SOURCE: The Bedford Report

The Bedford Report

February 21, 2011 11:25 ET

Apple and Dell Poised to Benefit From Improving PC Market

The Bedford Report Provides Analyst Research on Apple & Dell

NEW YORK, NY--(Marketwire - February 21, 2011) -  The personal computer market is mounting a strong comeback this year. While high unemployment has harmed consumer spending in North America, demand for PCs in emerging markets is growing at a rapid rate. In India for example, desktop PCs reported 14 percent increase year-on-year, while the sales of notebook computers grew at 49 percent in the fourth quarter. The Bedford Report examines the outlook for companies in the Personal Computers Industry and provides research reports on Apple, Inc. (NASDAQ: AAPL) and Dell, Inc. (NASDAQ: DELL). Access to the full company reports can be found at:

Dell is trying to expand beyond personal computers to products with higher profit margins, like services, data storage, servers and mobile devices. Last week shares of Dell skyrocketed the personal computer maker more than doubled its fourth-quarter earnings. Profits for the quarter came in at $927 million, or 48 cents a share, up from $334 million, or 17 cents, in the year-ago quarter. The company said revenue for the quarter climbed 5 percent to nearly $15.7 billion from $14.9 billion.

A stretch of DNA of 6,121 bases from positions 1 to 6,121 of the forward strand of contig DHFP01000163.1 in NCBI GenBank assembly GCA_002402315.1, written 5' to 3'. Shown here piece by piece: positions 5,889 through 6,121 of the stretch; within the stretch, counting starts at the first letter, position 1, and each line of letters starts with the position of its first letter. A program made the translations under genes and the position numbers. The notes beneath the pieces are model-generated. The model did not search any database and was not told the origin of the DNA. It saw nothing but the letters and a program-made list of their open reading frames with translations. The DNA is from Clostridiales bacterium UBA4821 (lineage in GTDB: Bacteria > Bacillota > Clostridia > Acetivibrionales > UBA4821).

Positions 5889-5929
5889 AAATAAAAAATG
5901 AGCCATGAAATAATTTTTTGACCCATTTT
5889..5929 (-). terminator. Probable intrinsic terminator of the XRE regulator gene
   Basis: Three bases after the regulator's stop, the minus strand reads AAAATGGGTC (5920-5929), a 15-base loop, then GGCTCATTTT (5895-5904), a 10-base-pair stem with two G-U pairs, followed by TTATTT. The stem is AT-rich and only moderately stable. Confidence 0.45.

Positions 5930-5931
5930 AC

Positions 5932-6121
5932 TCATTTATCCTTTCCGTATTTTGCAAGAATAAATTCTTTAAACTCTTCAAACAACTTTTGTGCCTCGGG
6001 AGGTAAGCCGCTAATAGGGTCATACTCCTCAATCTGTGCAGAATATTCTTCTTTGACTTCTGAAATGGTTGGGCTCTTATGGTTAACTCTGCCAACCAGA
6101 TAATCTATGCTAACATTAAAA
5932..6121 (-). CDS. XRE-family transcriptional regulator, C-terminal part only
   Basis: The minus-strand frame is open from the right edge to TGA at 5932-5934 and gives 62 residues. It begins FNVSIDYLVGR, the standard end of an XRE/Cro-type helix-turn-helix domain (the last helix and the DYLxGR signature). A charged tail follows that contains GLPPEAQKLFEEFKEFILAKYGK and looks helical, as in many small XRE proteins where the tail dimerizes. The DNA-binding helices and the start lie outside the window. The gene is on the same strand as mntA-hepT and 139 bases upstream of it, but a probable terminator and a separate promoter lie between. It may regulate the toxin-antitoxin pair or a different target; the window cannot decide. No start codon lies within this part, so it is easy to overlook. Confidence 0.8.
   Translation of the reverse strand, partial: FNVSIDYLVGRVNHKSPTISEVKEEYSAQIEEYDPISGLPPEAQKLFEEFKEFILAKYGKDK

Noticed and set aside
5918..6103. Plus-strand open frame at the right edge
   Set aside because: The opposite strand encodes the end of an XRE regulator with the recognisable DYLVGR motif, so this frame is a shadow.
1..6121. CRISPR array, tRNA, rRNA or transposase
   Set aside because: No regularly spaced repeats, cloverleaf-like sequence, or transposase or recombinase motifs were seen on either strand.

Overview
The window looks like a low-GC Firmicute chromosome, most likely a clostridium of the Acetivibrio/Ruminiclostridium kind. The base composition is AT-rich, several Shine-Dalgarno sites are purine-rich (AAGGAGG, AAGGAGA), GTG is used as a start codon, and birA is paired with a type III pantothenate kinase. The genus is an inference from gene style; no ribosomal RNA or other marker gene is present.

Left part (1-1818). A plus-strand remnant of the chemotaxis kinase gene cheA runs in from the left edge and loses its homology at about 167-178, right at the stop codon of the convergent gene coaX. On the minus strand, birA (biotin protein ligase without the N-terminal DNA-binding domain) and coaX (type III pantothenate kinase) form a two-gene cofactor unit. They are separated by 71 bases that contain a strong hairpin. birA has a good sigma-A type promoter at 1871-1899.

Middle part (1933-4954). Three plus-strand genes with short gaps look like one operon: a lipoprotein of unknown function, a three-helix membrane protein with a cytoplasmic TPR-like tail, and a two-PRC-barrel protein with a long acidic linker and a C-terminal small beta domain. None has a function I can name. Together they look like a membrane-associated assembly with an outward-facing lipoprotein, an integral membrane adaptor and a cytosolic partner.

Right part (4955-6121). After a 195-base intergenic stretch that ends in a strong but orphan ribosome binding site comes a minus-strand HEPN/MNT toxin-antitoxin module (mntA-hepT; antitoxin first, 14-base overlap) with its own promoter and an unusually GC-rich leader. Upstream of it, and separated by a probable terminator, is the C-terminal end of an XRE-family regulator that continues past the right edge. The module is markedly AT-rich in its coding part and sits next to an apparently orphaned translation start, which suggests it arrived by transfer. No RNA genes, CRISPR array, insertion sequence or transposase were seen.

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Apple leads the mobile PC market at the moment with 10.2 million units shipped, giving it a 17.2% market share. The company is also gaining market share in Mac unit sales. In the company's fourth quarter Apple sold more than 4 million Macs.

Shares of Apple have rebounded nicely after last month's announcement that the company's legendary CEO Steve Jobs will be taking another medical leave of absence. For the third time in seven year Jobs, a cancer survivor, has left the company in the hands of Chief Operating Officer Tim Cook. Analysts argue that provided Jobs does return, Apple's stock shouldn't be hurt too badly from the news.

Outright retirement, however, could be a different story. Eleven years ago when Bill Gates -- who carries the similar "cult like" status as Jobs -- stepped down as Microsoft's CEO, shares plunged close to fifty percent.

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